But as we cannot convey to erroneous men our faith, we must meet them on the solid ground of scriptural argument. Nothing then can be more evident than that the one great and glorious Jehovah existed in a Trinity, of Persons before the Covenant. What then were those Three Persons before the Covenant was entered into? Did that Covenant alter Their mutual relationship to Each other so as to introduce a new affinity between Them? You might just as well say that the Covenant made Them a Trinity of Persons, or called Them in to being, as, to say that the Covenant made Them Father, Son and Holy Ghost; for if these be but Covenant titles, had there been no Covenant, they most certainly, according to your own showing, would not have been Father, Son and Holy Ghost. This is indeed overthrowing the Trinity with a witness, and making the distinct, eternal subsistence of Three Persons in the Godhead depend upon a Covenant made on behalf of man. For remember this, that you cannot touch one Person of the Godhead without touching all; and if you say that the Son of God is a Son only by office, you say with the same breath that the Father is only a Father by office, and the Holy Ghost only a Holy Ghost by office.

But let us further ask, What do you mean. by saying that the Son of God is so only by office, or as a name or title? Has the Son of God, His only-begotten Son, no more real, intimate, and necessary relationship to His Father than calling Himself His Son, when He is not really His Son, but only so by office? Do you think you clearly understand what it is to be a Son by office? for persons often use words of which they have never accurately examined the meaning. The Lord Jesus, by becoming man, became the Father s servant by office, but if you make Him a Son by office, you strip Him of all His glory. His glory is this, that though He was a Son by nature, He became a Servant by office, as the Apostle says, "Though He were not became a Son, yet learned He obedience by the things which He suffered" Heb 5:8. In this we see His unparalleled condescension, His infinite love, and boundless depths of grace, that though by nature the eternal Son of God, and as such co-equal with the Father, He stooped to become a servant. But apart from all Scripture revelation, it is an absurdity, an insult to common sense, to make the Lord Jesus Christ a Son by office. There are but two ways by which anyone can become a son:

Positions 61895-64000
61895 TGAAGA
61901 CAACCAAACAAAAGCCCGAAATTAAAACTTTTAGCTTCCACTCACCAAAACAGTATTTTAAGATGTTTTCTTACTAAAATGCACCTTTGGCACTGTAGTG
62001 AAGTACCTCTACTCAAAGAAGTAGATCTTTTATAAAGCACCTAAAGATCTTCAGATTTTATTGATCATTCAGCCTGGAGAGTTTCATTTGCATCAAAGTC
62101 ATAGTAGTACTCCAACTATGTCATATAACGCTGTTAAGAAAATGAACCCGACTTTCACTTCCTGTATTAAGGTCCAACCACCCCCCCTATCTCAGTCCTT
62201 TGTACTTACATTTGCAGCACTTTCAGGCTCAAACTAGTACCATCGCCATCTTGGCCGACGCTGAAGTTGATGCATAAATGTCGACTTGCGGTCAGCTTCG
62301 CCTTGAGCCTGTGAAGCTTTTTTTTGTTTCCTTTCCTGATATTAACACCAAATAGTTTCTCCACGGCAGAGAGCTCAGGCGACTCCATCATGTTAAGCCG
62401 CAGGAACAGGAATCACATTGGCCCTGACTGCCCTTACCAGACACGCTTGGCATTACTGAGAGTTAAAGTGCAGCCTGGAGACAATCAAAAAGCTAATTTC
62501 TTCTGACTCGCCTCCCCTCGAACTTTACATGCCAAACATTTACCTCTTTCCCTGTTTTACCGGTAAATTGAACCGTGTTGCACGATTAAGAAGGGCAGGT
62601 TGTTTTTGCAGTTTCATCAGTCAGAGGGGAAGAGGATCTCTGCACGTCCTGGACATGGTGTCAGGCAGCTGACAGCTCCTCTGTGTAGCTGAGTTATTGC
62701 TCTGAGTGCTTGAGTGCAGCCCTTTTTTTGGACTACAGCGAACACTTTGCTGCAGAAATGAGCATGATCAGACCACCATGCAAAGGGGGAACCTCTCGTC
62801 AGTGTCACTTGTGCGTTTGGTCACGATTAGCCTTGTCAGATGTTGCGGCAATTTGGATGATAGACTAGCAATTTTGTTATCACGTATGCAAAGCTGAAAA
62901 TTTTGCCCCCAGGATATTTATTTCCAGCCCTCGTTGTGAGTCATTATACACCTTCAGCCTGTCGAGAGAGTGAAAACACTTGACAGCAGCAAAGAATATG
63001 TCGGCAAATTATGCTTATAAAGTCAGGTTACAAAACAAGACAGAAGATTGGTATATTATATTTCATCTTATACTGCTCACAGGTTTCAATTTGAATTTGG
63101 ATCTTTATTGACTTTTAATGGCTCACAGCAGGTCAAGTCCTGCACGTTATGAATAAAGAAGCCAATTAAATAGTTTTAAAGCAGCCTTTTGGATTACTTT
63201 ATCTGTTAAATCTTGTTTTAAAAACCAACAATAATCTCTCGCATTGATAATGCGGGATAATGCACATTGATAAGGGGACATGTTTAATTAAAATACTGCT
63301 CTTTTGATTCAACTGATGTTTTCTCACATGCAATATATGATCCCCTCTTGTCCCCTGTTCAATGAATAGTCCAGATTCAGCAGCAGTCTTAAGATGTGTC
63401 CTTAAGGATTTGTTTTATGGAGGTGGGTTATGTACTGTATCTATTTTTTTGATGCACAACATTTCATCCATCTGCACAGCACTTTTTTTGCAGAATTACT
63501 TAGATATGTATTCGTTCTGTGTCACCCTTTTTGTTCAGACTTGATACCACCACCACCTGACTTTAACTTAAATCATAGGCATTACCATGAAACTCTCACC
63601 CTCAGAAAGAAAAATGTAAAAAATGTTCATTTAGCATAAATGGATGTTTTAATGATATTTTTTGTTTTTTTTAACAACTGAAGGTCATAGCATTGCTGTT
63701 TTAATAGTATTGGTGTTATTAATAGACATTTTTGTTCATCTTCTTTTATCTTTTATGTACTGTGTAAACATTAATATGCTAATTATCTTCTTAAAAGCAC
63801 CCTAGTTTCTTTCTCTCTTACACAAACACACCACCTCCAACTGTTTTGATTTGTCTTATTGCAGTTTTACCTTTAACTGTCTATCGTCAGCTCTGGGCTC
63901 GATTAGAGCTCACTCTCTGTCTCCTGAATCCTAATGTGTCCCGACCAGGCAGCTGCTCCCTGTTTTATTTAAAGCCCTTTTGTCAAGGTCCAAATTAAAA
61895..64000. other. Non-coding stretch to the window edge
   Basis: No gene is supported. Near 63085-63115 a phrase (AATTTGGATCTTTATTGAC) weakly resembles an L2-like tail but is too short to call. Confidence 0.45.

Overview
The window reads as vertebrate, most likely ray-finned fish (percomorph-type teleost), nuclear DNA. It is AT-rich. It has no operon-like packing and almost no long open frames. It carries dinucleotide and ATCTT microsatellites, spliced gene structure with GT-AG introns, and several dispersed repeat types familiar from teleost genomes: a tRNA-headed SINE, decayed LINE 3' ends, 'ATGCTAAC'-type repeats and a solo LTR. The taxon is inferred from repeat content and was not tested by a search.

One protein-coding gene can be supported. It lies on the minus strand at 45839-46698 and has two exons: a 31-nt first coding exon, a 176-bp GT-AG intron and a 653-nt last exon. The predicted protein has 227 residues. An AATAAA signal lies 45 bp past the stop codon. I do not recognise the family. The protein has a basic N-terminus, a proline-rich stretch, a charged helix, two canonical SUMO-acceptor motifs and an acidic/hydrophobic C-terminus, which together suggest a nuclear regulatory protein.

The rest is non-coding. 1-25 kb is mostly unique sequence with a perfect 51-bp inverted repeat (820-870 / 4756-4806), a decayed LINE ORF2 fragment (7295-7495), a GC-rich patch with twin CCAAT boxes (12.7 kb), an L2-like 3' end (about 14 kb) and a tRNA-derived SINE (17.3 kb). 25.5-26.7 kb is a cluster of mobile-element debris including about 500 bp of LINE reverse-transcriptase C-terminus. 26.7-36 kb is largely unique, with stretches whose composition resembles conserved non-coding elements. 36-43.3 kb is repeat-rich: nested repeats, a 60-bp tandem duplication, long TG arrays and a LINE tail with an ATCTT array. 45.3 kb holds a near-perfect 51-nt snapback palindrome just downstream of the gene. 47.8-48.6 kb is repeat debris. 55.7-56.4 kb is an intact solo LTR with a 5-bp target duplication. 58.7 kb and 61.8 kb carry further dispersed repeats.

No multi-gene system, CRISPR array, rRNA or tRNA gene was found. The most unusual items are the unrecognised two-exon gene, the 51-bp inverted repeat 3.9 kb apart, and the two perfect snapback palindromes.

1, by generation;

2, by adoption.

In the first case He is the father s son, his true, proper and real son; in the other, his made or adopted son. No office or service, no law or title, no covenant or agreement, can make a son if he be not a real or an adopted one. A servant by office may. become a son by adoption, as Abram complained that "one born in his house as a servant was his heir," and as Moses became the son of Pharaoh s daughter Ex 2:10; and a son by nature may become a servant by office, but a son by office is an absurdity, both in nature and grace.

Now do look at the weight of these plain and united testimonies. Would God deceive us by telling us again and again that He had a Son, an own, a proper a peculiar, an only-begotten Son, if He had not? Where in all these passages is there the faintest intimation that the Sonship of Christ was not a true and real Sonship, but only a name, a title, a word, that might or might not have been, and but for the creation of man never would have been? To make the mutual eternal relationship which subsists between the Father and the Son depend upon a covenant made on behalf of man, is to destroy the very eternal being of both Father and Son. Surely, when the Father spoke Himself from heaven, "This is My beloved Son, hear ye Him," He meant that He was really and truly His beloved Son, that He was His most loving Father, and that we were to hear. believe in, and obey Him as such.